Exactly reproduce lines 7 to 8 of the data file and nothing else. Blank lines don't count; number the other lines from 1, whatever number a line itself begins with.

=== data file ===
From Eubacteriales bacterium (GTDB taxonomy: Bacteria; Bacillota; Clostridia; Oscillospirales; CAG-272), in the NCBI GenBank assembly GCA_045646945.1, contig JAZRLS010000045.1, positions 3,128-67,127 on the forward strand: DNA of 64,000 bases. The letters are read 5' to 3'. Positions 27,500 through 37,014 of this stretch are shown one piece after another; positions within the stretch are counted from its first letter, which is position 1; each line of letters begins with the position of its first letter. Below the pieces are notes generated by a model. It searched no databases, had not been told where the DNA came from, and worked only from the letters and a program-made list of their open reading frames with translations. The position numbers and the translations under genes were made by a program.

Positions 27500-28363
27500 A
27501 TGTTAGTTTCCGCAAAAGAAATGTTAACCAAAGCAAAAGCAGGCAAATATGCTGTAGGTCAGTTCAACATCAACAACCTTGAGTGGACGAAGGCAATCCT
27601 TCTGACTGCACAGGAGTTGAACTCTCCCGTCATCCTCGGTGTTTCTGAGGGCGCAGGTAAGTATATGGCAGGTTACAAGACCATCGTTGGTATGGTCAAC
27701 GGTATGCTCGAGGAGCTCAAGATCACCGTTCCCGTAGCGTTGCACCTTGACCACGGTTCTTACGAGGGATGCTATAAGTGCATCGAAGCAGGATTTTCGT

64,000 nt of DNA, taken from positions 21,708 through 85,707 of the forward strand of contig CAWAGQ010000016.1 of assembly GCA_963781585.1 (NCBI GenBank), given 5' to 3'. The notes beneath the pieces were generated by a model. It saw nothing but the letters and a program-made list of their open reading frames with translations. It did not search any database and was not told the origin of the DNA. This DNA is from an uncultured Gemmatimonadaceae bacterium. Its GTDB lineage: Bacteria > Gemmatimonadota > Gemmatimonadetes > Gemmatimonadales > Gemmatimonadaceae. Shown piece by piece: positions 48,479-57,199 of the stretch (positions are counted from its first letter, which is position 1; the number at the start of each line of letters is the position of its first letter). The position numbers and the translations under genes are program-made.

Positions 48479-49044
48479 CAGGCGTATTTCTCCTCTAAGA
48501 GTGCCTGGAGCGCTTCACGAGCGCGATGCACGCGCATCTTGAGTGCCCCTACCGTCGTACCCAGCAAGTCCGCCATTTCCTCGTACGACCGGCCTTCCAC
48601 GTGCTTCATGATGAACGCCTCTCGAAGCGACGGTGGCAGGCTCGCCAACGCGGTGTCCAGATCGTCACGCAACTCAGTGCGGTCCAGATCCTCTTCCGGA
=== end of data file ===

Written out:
64,000 nt of DNA, taken from positions 21,708 through 85,707 of the forward strand of contig CAWAGQ010000016.1 of assembly GCA_963781585.1 (NCBI GenBank), given 5' to 3'. The notes beneath the pieces were generated by a model. It saw nothing but the letters and a program-made list of their open reading frames with translations. It did not search any database and was not told the origin of the DNA. This DNA is from an uncultured Gemmatimonadaceae bacterium. Its GTDB lineage: Bacteria > Gemmatimonadota > Gemmatimonadetes > Gemmatimonadales > Gemmatimonadaceae. Shown piece by piece: positions 48,479-57,199 of the stretch (positions are counted from its first letter, which is position 1; the number at the start of each line of letters is the position of its first letter). The position numbers and the translations under genes are program-made.

Positions 48479-49044